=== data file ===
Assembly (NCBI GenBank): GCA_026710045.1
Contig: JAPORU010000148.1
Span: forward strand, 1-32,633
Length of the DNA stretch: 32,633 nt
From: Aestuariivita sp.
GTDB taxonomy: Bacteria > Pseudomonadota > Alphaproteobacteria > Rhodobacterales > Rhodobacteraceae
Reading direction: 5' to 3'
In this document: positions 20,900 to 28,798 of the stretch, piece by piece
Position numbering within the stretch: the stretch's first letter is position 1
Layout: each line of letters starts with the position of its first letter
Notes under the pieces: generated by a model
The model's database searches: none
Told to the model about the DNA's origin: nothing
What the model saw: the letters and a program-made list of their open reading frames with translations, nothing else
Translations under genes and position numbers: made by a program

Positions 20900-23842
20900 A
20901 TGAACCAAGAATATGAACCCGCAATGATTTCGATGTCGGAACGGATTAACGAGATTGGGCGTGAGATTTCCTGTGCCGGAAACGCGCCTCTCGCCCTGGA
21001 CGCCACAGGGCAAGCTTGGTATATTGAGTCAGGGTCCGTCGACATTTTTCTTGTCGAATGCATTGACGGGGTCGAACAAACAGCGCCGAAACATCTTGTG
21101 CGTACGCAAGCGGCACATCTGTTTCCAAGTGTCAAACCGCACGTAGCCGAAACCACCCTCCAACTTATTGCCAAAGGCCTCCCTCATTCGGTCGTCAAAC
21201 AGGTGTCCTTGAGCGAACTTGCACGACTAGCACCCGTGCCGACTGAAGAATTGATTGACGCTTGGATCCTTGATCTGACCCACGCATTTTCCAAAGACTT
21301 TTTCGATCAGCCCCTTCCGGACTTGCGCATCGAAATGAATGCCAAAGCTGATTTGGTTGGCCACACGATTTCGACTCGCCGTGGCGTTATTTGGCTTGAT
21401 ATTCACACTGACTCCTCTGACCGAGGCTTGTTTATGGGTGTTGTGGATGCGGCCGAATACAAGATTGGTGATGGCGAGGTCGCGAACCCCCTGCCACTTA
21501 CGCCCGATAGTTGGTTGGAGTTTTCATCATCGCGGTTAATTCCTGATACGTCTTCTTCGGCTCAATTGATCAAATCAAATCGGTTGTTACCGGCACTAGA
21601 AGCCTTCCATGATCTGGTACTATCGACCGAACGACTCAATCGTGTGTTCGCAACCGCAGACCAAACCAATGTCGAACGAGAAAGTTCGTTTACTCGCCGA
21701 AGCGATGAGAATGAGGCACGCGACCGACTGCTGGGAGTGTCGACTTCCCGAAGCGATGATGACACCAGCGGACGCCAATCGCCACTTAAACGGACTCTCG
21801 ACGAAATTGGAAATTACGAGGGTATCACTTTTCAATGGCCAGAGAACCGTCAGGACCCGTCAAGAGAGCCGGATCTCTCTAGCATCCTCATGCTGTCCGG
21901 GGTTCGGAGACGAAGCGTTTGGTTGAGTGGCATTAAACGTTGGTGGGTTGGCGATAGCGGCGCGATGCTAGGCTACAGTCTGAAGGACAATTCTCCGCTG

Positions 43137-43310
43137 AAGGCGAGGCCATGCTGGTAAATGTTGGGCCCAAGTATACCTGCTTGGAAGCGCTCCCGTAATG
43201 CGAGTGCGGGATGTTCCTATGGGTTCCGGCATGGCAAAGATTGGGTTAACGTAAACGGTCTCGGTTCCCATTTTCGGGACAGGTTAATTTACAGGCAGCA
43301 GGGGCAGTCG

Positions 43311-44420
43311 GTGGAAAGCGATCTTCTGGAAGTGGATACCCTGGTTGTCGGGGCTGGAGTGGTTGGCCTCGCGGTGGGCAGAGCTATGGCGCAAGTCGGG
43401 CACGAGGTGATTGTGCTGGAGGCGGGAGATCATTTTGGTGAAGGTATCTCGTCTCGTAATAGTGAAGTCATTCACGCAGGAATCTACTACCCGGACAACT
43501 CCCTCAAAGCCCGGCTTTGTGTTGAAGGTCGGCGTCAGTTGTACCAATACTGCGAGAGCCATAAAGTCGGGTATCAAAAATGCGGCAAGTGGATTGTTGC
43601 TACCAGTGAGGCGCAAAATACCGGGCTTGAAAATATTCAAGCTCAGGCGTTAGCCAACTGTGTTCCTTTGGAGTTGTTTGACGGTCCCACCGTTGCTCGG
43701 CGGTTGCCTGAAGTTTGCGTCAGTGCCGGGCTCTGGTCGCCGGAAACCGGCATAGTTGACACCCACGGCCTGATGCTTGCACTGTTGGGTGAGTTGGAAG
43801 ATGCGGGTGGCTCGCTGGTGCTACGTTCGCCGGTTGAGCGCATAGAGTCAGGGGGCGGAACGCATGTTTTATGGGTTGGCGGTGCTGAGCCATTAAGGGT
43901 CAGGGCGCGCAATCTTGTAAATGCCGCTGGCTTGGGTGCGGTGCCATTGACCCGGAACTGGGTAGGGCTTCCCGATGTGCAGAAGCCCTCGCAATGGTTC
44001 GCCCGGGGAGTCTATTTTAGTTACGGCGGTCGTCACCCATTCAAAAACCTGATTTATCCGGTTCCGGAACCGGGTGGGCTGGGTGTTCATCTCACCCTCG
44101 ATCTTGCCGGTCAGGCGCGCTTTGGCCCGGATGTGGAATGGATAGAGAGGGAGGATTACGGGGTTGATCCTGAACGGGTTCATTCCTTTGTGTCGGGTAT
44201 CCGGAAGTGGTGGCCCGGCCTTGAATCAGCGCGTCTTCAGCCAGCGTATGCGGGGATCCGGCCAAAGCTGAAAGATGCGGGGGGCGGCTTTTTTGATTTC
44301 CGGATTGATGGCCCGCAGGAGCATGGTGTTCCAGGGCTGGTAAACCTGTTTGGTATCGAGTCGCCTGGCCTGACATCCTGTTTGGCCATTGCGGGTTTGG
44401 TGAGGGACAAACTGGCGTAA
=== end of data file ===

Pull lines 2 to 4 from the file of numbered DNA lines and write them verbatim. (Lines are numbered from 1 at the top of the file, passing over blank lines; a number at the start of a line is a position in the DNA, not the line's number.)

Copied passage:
Contig: JAPORU010000148.1
Span: forward strand, 1-32,633
Length of the DNA stretch: 32,633 nt